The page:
The Vintage Sport Shirt

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Absurdly long article on a garment that almost no menswear writer has touched on.

In the world of vintage casualwear, one article of clothing reigns supreme: the sportshirt. Because of its uniquely shaped collar (which lies flat and creates a notch, like a jacket’s lapel)  it is commonly known on the internet as the Cuban or camp collar shirt.  While the term loop collar has been thrown in the mix, it’s best known among true vintage enthusiasts and collectors as the sport shirt.

There have been a few articles written by other people on this subject, but none of have gone past the 1950s and 1960s in terms of history.  We’re here to put the record straight on this classic piece of vintage menswear that was worn by men of all ages in a variety of different outfits.

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High Contrast Summer Outfits

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It’s long, deal with it. 

It’s been a while since we’ve done a post on actual style advice; a lot of the articles have been pretty educational as of late.  Well, seeing as it’s summer, I thought that it would be pertinent to give of some ideas on how to dress.  Something that we’ve loved doing to make an interesting outfit in hot weather (that has direct connotations to the 1930s-1940s) is by going high contrast. 

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The Runaway Collar

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Long post alert. 

Nothing is really ever new in menswear.  The first “recent” trend to come back was the high waist and pleats , though I’ve been wearing those two for years thanks to vintage clothing.  The next trend that has been sweeping the contemporary menswear circles isn’t really a design thing, but an affectation on how you wear your shirt collar.  The thing is, this has been done since the 1920’s and continues to be done by veterans of the vintage community.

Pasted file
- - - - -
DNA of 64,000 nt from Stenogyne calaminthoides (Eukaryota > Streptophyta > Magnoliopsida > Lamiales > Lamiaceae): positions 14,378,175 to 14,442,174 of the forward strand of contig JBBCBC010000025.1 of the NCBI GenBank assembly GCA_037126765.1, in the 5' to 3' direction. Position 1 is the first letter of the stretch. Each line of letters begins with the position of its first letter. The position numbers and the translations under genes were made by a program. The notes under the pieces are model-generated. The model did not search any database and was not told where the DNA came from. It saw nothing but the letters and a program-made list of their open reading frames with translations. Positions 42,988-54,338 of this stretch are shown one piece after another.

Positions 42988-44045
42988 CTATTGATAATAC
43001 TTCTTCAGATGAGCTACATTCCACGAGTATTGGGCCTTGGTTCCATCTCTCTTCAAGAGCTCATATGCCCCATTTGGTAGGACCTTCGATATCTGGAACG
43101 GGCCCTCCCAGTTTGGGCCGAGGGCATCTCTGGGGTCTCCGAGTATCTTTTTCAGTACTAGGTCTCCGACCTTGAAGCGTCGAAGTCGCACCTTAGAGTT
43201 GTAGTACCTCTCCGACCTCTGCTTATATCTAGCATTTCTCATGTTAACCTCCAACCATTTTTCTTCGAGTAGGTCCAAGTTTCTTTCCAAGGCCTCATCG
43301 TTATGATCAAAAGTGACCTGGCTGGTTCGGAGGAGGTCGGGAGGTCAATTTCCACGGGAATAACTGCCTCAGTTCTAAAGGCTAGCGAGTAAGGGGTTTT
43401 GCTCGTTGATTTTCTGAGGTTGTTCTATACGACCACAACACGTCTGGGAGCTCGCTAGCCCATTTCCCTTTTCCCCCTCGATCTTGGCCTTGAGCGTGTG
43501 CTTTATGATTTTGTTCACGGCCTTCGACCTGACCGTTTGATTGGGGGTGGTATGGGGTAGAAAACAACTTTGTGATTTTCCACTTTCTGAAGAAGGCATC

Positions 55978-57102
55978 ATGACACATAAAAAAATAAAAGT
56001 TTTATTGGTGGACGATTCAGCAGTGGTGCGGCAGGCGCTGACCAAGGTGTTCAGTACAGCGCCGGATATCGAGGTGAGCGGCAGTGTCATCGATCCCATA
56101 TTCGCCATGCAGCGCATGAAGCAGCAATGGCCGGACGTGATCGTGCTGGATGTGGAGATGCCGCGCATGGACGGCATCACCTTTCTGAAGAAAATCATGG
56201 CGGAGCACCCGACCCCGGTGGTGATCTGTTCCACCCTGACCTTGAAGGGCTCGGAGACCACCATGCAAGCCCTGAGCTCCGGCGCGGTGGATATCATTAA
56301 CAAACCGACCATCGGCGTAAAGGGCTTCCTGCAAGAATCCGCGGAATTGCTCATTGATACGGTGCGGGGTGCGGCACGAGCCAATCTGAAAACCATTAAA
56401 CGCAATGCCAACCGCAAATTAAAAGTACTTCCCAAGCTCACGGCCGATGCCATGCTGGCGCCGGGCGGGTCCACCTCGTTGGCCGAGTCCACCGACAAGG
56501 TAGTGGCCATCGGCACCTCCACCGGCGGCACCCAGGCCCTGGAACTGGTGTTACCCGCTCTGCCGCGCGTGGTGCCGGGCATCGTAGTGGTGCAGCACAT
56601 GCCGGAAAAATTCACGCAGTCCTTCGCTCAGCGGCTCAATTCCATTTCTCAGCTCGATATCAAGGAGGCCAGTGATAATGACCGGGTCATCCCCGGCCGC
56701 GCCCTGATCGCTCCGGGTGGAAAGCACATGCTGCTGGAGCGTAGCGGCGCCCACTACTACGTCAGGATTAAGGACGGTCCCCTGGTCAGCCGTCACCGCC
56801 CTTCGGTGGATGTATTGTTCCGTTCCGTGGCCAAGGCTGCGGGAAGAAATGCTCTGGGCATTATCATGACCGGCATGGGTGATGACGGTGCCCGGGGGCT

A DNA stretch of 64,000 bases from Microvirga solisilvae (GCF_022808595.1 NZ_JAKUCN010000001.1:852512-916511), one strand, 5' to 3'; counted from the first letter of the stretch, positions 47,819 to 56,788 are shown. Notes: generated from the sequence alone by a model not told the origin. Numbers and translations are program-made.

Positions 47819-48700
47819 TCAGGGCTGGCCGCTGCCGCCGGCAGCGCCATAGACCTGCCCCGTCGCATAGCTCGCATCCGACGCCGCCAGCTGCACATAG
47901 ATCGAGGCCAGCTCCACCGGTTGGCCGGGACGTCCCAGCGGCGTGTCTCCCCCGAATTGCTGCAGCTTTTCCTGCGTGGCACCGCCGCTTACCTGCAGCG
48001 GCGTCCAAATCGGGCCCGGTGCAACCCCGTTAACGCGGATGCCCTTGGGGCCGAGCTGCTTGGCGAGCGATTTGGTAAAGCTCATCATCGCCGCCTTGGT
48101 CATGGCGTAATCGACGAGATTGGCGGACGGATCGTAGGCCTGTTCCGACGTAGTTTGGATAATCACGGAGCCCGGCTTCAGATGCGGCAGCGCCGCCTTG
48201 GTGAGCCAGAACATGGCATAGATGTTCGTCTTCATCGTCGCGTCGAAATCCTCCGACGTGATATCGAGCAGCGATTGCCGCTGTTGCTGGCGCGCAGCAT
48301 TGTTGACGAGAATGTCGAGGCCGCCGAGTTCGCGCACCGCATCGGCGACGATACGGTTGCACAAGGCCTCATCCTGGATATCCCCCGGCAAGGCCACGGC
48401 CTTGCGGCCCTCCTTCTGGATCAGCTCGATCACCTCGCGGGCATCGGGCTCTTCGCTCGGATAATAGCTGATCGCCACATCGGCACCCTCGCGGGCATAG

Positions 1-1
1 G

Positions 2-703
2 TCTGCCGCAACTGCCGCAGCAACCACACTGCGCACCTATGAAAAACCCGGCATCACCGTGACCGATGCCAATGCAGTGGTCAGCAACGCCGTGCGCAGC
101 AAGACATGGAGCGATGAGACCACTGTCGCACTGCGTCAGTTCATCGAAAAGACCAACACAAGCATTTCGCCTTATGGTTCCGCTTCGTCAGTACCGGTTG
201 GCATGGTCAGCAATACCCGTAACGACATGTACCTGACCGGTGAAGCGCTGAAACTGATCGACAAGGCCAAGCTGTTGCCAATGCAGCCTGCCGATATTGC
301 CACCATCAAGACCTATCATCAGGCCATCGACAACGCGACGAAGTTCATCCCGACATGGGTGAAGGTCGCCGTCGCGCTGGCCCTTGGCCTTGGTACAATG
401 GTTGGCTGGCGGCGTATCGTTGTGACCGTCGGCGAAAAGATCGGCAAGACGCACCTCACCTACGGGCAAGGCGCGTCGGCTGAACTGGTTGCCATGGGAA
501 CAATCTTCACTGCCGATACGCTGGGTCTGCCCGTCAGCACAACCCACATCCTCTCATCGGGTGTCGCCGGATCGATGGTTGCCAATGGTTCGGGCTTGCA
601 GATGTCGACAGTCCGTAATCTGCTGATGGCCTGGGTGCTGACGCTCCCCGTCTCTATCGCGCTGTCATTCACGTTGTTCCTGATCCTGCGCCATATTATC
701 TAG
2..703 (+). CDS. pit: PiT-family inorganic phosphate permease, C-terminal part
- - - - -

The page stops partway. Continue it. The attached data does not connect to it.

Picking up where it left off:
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Why You Should Consider Vintage Ties from the 1930s-1940s

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CRAZY LONG POST ALERT (lots of pictures!)

Vintage and vintage inspired looks are what comprise a majority of this blog.  Now Spencer and I agree that you don’t have to stick with one area to dress well.  You can always wear tailored thrifted trousers or a modern suit to create a look that takes cues from both contemporary and Golden Era looks.  However, if you really want to have a look that  truly throws it back to the 1920s-1940s, there’s one thing you can’t skimp out on: the tie.  The fact that these vintage ties have such a unique print, fabric, and construction makes it as if you’re wearing a piece of sartorial art around your neck.

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The 1910s Novelty Tie

It’s Spencer’s first article! 

A century ago, a suit and tie was the everyday attire for men. To differentiate between work and play, men would have fun with accessories. While many of those same accouterments still exits, one item that has been faded from the collective consciousness is this style of novelty tie popular from the turn of the century up until the early 1920s, faithfully reproduced by Damian Monsivais of Monsivais & Co.

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My Search for Brown Suede Chukkas ft. the Kempton Boot from Loake

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I guess my posts are just long now, deal with it. 

For those of you who follow my instagram account, you’ll know that I’ve been looking for a good pair of suede chukka boots for a little while now.  They’re a classic piece of menswear that can go with almost everything in your wardrobe (no surprise there).  After considering my options, I finally got some.  They’re actually the first piece of footwear that I’ve paid full price on.

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The Style of Two Cities

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While I spent a lot of time in Paris and London with my family sightseeing, I definitely made a point to put a focus on menswear.  As a poor grad student with loans looming over his head, another trip to Europe doesn’t seem too likely, at least for a few years.  As a result, I used what ever free time I had to meet up with Instagram mutuals and check out fantastic menswear stores that we just don’t have in Los Angeles.  Here are the people I had the pleasure of meeting!

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